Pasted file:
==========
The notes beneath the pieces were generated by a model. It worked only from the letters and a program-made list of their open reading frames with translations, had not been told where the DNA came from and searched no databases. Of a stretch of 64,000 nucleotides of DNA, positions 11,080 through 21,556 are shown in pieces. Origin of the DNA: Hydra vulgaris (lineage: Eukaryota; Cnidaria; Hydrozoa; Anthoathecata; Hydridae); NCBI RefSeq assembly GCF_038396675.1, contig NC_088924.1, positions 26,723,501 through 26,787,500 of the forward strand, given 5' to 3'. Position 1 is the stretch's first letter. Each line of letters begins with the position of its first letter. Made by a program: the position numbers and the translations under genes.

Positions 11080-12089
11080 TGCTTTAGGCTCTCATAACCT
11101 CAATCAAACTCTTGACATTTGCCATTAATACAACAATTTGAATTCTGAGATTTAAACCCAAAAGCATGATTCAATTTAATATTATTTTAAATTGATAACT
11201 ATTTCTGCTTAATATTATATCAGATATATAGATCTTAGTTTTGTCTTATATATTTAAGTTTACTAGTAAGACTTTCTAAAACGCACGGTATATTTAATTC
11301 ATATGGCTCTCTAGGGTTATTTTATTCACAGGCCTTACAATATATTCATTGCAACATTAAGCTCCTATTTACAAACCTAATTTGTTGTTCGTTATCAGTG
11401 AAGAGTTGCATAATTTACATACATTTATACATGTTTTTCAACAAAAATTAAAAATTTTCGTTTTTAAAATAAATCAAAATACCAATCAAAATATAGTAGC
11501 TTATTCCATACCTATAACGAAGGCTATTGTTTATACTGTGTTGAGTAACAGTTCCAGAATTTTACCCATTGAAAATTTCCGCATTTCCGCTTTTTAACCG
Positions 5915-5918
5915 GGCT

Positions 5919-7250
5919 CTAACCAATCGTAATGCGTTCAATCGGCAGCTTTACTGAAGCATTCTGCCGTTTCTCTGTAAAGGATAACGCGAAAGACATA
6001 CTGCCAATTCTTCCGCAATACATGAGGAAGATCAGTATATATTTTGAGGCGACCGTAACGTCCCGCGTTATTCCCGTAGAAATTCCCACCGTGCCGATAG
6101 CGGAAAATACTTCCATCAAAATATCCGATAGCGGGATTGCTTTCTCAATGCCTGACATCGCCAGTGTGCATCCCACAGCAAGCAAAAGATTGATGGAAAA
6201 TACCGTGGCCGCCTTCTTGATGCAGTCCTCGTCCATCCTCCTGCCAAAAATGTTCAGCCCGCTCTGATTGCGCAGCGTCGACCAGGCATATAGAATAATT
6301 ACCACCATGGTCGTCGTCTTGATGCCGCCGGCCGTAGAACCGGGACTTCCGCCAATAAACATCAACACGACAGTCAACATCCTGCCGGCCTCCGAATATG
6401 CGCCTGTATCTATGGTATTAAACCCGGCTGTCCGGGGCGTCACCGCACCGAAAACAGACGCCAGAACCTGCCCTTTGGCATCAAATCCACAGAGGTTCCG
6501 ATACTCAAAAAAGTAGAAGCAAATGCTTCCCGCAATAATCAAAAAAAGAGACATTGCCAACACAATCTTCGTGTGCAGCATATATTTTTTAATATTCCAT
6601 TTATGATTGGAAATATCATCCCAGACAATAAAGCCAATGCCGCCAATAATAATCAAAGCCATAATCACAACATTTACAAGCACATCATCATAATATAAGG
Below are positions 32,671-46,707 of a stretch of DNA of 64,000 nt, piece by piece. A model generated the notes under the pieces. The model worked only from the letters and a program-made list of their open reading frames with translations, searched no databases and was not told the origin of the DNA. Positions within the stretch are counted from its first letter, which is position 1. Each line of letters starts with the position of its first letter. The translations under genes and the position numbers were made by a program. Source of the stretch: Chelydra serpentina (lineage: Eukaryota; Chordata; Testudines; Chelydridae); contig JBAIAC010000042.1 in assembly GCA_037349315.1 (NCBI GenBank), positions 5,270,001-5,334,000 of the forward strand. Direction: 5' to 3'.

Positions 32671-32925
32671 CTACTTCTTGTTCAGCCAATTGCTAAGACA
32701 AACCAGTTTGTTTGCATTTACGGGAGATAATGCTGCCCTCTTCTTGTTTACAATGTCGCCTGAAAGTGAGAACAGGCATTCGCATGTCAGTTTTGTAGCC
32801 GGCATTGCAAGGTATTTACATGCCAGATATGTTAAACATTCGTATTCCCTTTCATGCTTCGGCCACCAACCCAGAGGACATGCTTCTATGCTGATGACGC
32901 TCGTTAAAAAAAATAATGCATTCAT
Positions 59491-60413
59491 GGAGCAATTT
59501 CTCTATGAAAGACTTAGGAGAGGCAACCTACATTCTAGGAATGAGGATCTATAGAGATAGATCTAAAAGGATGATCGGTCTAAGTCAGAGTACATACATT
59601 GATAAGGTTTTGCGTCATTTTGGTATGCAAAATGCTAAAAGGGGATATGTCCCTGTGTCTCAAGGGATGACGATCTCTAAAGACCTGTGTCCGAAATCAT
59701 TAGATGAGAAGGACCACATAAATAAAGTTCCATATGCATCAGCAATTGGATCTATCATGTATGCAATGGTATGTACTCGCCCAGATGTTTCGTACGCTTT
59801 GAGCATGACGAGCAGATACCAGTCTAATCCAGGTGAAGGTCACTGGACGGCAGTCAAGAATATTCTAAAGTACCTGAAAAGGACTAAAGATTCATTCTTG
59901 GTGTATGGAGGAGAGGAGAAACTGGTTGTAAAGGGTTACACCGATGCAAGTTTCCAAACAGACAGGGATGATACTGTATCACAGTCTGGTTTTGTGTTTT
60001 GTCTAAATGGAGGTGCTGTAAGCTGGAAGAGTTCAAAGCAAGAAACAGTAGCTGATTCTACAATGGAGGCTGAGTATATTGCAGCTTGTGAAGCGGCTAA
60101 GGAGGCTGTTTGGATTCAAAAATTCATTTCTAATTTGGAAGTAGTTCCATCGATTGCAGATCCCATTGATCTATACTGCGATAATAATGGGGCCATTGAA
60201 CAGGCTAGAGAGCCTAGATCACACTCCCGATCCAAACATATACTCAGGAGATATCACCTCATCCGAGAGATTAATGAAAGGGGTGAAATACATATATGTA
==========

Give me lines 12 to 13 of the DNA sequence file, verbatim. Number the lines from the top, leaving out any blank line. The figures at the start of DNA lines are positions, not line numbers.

5919 CTAACCAATCGTAATGCGTTCAATCGGCAGCTTTACTGAAGCATTCTGCCGTTTCTCTGTAAAGGATAACGCGAAAGACATA
6001 CTGCCAATTCTTCCGCAATACATGAGGAAGATCAGTATATATTTTGAGGCGACCGTAACGTCCCGCGTTATTCCCGTAGAAATTCCCACCGTGCCGATAG